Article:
Jessica M. Karmasek Jul. 17, 2014, 1:00pm

WASHINGTON (Legal Newsline) - The U.S. Court of Appeals for the Federal Circuit ruled last week that a device profile patent asserted by the subsidiary of one of the country's leading licensing companies is invalid.

In Digitech Image Technologies LLC v. Electronics For Imaging Inc., the Federal Circuit -- the court charged with handling all U.S. patent appeals -- affirmed the decision of the U.S. District Court for the Central District of California.

Digitech, a subsidiary of Acacia Research Corp., filed a patent infringement lawsuit in August 2012 against EFI, some of its partners and others.

Last year, the district court invalidated the patent at issue -- U.S. Patent No. 6,128,415. The '415 patent is directed to the generation and use of an "improved device profile" that describes spatial and color properties of a device within a digital image processing system.

In general, digital image processing involves electronically capturing an image of a scene with a "source device," such as a digital camera, then altering the image in a desired fashion and transferring that image to an "output device," such as a color printer.

The district court concluded that a "device profile" is nothing more than information and does not fall within one of the categories of eligible subject matter. It also concluded that the asserted method claims for generating a device profile encompass the abstract idea of organizing data through mathematical correlations.

Thus, the court ruled, the asserted method claims were ineligible.

Digitech appealed the district court's decision, asking the Federal Circuit to reverse.

"The device profile, as claimed, is a collection of intangible color and spatial information," Judge Jimmie V. Reyna wrote in the Federal Circuit's July 11 opinion, siding with EFI and 31 other companies.

Reyna continued in the 13-page ruling, "The above claim recites a process of taking two data sets and combining them into a single data set, the device profile. The two data sets are generated by taking existing information -- i.e. measured chromatic stimuli, spatial stimuli, and device response characteristic functions -- and organizing this information into a new form.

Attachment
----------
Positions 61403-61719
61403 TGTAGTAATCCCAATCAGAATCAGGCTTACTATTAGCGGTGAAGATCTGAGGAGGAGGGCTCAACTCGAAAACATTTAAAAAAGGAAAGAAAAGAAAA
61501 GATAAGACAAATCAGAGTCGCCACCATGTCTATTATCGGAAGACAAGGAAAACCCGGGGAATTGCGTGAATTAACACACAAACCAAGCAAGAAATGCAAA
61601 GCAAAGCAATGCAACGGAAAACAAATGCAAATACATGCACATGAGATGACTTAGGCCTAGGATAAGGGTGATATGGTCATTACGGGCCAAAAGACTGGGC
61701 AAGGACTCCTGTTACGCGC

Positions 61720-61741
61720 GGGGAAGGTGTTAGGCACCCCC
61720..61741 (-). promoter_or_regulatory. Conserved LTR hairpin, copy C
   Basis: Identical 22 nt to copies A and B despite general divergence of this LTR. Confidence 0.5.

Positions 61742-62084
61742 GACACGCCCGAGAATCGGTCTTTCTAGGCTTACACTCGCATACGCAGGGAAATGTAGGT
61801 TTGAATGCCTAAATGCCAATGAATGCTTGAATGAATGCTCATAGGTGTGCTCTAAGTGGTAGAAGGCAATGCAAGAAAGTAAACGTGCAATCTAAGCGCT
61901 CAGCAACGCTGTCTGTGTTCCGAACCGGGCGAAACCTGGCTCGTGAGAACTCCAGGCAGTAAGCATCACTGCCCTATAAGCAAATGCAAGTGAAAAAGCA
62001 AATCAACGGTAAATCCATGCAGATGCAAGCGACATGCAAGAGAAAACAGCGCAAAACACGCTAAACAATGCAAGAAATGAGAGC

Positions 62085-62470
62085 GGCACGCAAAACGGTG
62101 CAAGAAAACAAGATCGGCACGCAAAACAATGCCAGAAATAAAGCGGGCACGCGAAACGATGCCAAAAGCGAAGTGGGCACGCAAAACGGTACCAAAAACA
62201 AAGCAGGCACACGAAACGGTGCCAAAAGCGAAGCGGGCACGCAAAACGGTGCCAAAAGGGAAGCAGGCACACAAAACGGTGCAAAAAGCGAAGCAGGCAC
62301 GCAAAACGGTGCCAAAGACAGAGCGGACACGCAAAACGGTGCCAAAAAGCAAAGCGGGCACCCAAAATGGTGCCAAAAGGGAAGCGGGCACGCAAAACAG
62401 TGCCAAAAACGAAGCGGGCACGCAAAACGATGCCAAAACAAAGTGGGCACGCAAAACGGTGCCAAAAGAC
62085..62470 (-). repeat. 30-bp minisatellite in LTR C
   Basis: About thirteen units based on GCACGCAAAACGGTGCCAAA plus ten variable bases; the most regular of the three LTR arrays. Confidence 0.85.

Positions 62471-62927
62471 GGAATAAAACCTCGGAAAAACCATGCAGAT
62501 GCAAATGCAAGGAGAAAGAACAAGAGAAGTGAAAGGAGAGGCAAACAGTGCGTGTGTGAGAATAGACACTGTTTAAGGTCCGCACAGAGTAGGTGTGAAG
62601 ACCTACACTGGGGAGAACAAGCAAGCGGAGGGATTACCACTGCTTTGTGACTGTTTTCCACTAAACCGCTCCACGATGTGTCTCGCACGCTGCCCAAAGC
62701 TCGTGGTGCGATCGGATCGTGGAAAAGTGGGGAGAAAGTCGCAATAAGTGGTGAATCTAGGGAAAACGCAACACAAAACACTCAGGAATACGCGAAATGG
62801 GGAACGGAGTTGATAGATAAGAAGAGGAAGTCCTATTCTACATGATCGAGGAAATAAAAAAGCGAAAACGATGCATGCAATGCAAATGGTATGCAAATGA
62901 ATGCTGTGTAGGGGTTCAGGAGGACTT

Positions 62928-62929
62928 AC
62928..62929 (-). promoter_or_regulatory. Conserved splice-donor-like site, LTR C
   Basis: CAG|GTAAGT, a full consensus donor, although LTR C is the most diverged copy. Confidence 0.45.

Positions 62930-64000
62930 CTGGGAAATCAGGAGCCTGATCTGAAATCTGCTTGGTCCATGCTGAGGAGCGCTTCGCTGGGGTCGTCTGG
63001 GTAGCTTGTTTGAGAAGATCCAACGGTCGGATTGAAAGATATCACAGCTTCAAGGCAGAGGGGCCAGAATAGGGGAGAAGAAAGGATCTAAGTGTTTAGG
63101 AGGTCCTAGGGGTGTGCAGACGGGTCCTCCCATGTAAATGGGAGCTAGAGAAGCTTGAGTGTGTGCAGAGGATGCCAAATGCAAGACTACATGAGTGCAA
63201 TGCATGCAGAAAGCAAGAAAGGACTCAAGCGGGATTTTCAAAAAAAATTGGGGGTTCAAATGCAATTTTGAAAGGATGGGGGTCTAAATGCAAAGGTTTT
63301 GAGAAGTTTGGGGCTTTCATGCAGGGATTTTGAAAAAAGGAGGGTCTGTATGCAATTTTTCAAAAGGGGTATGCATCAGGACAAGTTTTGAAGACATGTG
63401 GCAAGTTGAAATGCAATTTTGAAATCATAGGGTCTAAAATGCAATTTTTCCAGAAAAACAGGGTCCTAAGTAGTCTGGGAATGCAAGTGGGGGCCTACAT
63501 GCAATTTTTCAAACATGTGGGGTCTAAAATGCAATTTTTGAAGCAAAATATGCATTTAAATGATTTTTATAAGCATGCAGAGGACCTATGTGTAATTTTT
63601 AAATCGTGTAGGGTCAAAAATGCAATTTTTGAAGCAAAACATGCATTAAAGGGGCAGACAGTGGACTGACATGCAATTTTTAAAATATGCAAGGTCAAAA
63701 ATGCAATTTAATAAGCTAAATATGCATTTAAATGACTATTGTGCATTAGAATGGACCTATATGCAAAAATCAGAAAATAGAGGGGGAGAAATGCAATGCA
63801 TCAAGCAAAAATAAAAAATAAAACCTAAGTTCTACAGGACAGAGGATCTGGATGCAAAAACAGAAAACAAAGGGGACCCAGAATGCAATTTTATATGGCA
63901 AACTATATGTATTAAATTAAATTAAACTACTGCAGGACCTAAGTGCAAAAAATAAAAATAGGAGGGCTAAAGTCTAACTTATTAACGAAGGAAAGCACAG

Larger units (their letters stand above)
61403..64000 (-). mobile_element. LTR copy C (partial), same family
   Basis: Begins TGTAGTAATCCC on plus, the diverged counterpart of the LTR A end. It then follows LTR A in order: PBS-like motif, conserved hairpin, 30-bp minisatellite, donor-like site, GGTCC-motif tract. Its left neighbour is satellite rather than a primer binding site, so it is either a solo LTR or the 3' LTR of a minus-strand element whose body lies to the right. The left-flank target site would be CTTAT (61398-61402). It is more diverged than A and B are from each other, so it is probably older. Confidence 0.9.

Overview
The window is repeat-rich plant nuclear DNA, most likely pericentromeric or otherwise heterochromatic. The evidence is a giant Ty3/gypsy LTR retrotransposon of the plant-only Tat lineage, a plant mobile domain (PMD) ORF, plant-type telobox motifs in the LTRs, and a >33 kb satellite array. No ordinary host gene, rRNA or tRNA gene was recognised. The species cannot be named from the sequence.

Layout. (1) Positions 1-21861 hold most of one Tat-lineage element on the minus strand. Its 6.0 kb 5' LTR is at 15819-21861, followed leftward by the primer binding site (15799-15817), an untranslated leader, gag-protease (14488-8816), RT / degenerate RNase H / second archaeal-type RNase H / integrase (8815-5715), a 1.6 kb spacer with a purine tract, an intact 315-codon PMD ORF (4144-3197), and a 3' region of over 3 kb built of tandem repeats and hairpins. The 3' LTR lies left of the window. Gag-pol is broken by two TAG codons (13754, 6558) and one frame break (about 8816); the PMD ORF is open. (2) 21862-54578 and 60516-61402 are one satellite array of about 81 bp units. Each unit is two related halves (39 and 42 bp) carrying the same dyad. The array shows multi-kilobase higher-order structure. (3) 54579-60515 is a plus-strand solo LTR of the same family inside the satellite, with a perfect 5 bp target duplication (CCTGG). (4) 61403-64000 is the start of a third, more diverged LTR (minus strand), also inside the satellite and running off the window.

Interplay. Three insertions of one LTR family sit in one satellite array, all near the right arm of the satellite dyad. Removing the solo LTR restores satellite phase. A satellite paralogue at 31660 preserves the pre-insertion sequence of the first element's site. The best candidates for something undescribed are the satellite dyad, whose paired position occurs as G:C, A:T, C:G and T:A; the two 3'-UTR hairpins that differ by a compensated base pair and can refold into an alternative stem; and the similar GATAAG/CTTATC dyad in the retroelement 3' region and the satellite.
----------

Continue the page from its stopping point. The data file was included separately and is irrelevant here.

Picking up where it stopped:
"The above claim thus recites an ineligible abstract process of gathering and combining data that does not require input from a physical device."

The three-judge panel -- judges Kimberly A. Moore and Todd M. Hughes joined Reyna in the decision -- said without additional limitations, a process that employs mathematical algorithms to "manipulate existing information to generate additional information" is not patent eligible.

EFI General Counsel Bryan Ko called the court's ruling a "key victory" for the company and others battling "patent trolls" such as Digitech.

Generally speaking, patent trolls -- sometimes referred to as "bad actors" -- are those patent assertion entities or non-practicing entities that purchase groups of patents without an intent to market or develop a product and then target other businesses with lawsuits.

"The Federal Circuit's decision confirms what we have maintained from the outset: that the patent is invalid and that EFI and its partners should not have been sued in the first place," he said Tuesday.

EFI said Digitech previously extracted settlements from some companies ahead of the district court's ruling last year; however, the company noted it opposed Digitech's claims from the start.

"We will continue to fight these kinds of meritless lawsuits in as many courts as is necessary to protect ourselves, our partners and our customers," Ko said.

"As we have said before, we will not be bullied into settling abusive lawsuits by patent trolls."

Neither Acacia nor Digitech could not immediately be reached for comment.

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